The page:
Layering Controversy

What I am calling layering has generated some controversy and I feel obligated to explain this situation. I interpret the issue is an objection some authors have to others commenting on their content without permission. The analogy that is often used is that an author can turn off comments but cannot stop those using an online annotation service from doing what amounts to the same thing. The concerns I have read have mostly addressed the linking of inappropriate comments, but to be fair any add-ons might be an issue with some critics. This capability is certainly present and some have taken steps to block annotation capabilities.

An interesting comparison might be made to the practice of users making use of ad blockers. An ad blocker modifies the display intended by the author and potentially deprives the author of revenue. The use of both ad blocking and layering are legal. I am more likely to defend layering because technically ALL of the content intended by the author is presented as created. In the case of layering, the viewer purposefully takes advantage of an opportunity to view and add content to the base display. The composite view is not forced on the viewer without the active viewer (you must turn the layering service on to see additions). Some may accept this distinction as meaningful and some may not.

I see one more factor that should be considered. To me, public and educational layering are different in one important way. Public layering allows commenting and viewing by anyone making use of the online layering service (should the service be activated). Educational layering makes use of added content that is shared within a known group to include the educator. While innapropriate additions are always possible, I see this concern an infrequent problem within educational settings. To my knowledge, there is no way for the author to allow educational, but not public layering.

Allow one more thought. The academic tradition in which I have spent my life allows criticism. I criticize published content all of the time. This short comment might be considered a criticism of the criticism of layering. The difference might be described as sequential versus integrated commenting. Taking issue with a position I link to or cite (say a research publication) would be sequential. Adding similar comments on top of the same content would be simultaneous. Of course, there are other differences, but the simultaneous comments have the advantage of precision and integration. The reader can see exactly what issue I am addressing and can contrast the positions taken in a very direct way. In addition, this can be a group process (pro and con) which would be more difficult, but not impossible to duplicate in a sequential way.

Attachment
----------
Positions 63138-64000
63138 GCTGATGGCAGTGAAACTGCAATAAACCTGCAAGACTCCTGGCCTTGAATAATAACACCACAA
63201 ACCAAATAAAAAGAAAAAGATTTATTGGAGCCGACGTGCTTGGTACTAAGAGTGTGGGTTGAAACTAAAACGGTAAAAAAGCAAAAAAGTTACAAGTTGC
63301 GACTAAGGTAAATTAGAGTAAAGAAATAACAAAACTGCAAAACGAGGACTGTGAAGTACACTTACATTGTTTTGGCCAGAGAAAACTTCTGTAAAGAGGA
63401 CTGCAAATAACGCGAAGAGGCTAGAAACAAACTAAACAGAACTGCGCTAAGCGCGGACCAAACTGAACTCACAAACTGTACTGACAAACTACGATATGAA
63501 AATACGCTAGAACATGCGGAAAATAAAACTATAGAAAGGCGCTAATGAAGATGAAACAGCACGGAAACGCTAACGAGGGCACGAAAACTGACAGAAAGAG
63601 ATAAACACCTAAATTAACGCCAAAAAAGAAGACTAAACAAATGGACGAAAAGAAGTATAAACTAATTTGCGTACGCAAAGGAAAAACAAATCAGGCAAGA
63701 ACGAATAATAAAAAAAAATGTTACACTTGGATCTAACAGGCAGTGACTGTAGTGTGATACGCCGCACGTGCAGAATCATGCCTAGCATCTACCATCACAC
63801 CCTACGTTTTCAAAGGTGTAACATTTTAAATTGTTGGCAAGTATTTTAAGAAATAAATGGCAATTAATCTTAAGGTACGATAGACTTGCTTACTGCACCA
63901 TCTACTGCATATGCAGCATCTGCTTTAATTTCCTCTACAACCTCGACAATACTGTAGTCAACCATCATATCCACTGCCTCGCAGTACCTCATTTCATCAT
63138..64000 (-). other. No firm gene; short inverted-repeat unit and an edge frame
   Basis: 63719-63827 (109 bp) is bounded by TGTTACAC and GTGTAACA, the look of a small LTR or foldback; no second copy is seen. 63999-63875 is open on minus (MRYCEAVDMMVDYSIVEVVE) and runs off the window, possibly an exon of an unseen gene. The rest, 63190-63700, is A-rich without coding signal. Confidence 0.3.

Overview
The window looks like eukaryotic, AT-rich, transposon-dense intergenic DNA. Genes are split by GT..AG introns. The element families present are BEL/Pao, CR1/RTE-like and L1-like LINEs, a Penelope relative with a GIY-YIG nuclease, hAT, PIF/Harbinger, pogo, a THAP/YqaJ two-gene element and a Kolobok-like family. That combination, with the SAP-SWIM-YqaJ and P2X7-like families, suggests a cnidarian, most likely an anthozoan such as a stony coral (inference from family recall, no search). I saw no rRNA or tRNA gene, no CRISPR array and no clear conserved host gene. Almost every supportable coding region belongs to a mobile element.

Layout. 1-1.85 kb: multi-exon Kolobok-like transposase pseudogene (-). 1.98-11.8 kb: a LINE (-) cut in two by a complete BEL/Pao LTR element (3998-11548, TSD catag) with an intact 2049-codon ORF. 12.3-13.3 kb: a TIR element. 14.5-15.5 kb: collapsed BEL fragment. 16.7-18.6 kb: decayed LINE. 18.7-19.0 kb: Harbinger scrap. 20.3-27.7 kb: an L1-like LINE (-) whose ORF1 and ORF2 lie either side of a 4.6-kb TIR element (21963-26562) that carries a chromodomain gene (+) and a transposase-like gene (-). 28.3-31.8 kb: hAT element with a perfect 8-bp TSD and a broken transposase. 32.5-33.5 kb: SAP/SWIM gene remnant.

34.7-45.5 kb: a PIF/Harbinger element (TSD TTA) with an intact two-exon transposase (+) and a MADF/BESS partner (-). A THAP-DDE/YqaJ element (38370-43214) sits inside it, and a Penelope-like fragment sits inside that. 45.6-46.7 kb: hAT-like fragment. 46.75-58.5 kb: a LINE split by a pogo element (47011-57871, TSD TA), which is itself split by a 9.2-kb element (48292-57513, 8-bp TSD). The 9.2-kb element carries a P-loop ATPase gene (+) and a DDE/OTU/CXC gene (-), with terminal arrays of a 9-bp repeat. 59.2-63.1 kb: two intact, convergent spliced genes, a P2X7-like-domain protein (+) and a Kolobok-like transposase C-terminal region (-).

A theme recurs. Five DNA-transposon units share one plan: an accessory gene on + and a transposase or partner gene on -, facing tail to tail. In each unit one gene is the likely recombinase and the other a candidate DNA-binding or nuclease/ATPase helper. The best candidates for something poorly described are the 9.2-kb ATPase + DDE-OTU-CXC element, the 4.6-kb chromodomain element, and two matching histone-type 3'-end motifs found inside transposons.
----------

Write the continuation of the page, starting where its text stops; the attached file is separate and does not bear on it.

By the way, as an author I invite the layering of my content. With the Kindle books, this is allowed and encouraged whether this would be my position or not. As an author I have always found the content publicly highlighted in Kindle books I have worked on to be quite interesting.  I would be curious regarding what others might say about my online content and would love to participate in related discussions if aware, but I welcome appropriate comments whether I am included or not.

I do think it would helpful if layering reached the level of popularity that some capabilities could be added to allow authors some degree of control. This would most likely be possible through the use of standards that allowed the inclusion of specific tags. The present system requires the inclusion of code that must recognize the specific layering system being applied and this seems very inefficient and beyond the expertise of many authors.  

This content will be updated should I become aware of changes related to this issue



Return to resource list

Layering for Learning:

Adding annotations and prompts to online content